9. Ask questions and listen for the answers.  You probably are clueless about what life is like overseas and your loved ones would LOVE to share with you.  Ask questions.  Laugh at their stories.  Learn about daily life. Look at pictures.  And when they say they really don’t have room to carry big gifts back, PLEASE listen and don’t buy your granddaughter a 10-foot pink bunny rabbit. 
  10. Visit.  If at all physically and financially possible visit your loved ones in their host culture.  You will gain invaluable information on what makes them tick and you will learn how to love them better.  Your grandkids will be thrilled to show you their rooms and get a kick at you spitting out their favorite local food.  Your kids will feel loved and supported and cared for.  It really is a win-win!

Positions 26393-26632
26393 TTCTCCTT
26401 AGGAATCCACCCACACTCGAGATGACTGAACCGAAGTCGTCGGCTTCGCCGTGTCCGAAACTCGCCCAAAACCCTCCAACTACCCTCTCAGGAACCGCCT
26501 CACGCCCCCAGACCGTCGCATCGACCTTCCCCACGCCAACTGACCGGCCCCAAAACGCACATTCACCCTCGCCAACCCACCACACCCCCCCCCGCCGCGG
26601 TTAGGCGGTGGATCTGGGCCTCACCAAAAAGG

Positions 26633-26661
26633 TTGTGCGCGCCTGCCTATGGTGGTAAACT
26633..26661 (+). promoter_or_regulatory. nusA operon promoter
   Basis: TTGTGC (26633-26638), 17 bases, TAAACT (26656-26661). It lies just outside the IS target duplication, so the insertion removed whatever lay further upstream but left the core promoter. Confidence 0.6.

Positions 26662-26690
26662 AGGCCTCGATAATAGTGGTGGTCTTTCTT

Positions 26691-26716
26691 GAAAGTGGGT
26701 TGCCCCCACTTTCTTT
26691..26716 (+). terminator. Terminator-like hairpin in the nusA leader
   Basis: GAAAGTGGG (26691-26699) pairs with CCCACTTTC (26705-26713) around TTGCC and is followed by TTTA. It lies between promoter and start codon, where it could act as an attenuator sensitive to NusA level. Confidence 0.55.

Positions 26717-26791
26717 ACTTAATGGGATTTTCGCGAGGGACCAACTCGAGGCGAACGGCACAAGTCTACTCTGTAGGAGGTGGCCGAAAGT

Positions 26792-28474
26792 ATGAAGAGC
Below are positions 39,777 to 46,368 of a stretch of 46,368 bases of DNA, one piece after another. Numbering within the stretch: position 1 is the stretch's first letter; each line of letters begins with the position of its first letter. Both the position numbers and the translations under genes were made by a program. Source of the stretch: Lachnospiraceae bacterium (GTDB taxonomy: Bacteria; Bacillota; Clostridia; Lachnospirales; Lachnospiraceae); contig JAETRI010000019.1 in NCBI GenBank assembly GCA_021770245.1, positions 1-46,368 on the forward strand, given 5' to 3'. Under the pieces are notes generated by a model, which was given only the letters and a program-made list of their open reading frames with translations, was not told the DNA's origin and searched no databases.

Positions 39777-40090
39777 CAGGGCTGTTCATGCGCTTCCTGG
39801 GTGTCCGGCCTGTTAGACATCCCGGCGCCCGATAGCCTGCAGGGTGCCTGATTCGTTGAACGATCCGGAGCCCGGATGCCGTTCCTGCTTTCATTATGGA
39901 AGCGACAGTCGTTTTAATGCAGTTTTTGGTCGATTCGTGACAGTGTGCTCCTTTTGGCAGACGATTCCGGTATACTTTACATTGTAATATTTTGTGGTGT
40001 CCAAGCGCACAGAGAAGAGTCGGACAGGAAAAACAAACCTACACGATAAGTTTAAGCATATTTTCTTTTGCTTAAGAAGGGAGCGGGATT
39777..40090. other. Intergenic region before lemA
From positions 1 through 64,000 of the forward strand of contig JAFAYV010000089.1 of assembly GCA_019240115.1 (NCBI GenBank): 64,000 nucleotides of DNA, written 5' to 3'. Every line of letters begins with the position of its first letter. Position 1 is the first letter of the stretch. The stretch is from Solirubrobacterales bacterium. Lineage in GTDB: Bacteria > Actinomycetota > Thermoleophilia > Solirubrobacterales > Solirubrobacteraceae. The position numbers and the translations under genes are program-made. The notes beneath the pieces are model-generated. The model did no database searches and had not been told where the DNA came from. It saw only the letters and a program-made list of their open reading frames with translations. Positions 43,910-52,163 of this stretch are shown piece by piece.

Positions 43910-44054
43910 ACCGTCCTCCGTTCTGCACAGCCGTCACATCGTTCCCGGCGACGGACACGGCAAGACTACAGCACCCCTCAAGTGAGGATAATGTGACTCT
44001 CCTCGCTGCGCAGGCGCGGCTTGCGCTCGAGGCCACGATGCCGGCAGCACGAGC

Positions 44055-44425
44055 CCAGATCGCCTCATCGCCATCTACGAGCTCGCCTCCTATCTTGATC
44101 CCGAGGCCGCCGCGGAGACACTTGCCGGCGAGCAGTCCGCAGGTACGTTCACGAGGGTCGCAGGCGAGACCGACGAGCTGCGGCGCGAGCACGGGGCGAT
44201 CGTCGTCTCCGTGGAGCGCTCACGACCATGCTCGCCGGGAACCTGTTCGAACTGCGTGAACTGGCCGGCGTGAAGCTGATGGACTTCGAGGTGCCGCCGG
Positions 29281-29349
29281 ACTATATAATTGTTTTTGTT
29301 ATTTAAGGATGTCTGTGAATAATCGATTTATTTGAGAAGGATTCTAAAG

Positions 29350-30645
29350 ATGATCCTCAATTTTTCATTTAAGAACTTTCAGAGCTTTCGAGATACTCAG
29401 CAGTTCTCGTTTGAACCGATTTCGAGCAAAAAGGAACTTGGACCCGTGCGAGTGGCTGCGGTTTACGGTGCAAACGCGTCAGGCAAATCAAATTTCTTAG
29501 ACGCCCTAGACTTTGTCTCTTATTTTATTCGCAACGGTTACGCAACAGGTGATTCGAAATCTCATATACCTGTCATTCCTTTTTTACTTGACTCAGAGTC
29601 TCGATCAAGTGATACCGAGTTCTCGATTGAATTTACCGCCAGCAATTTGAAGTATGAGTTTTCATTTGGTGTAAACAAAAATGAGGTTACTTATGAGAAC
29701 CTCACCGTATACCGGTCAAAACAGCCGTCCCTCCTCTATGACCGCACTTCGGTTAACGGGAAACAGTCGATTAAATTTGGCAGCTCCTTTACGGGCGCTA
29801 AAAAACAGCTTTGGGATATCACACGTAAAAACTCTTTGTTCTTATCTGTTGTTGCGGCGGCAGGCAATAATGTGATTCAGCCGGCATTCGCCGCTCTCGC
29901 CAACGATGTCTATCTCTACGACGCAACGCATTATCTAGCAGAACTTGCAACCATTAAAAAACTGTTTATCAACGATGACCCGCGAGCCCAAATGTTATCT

All relationships are a two-way street.  That street is more difficult to navigate when it is 10,000 miles long.  With open communication, understanding, and support, family relationships, though distant, can remain strong.  The time expats spend home with their families is treasured.  Making the best of that time by not wasting energy on unwarranted conflict and by focusing on the important things will help you and your loved one’s overseas relationship thrive and grow.

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Photo Credit: Rebekah Gregg Photography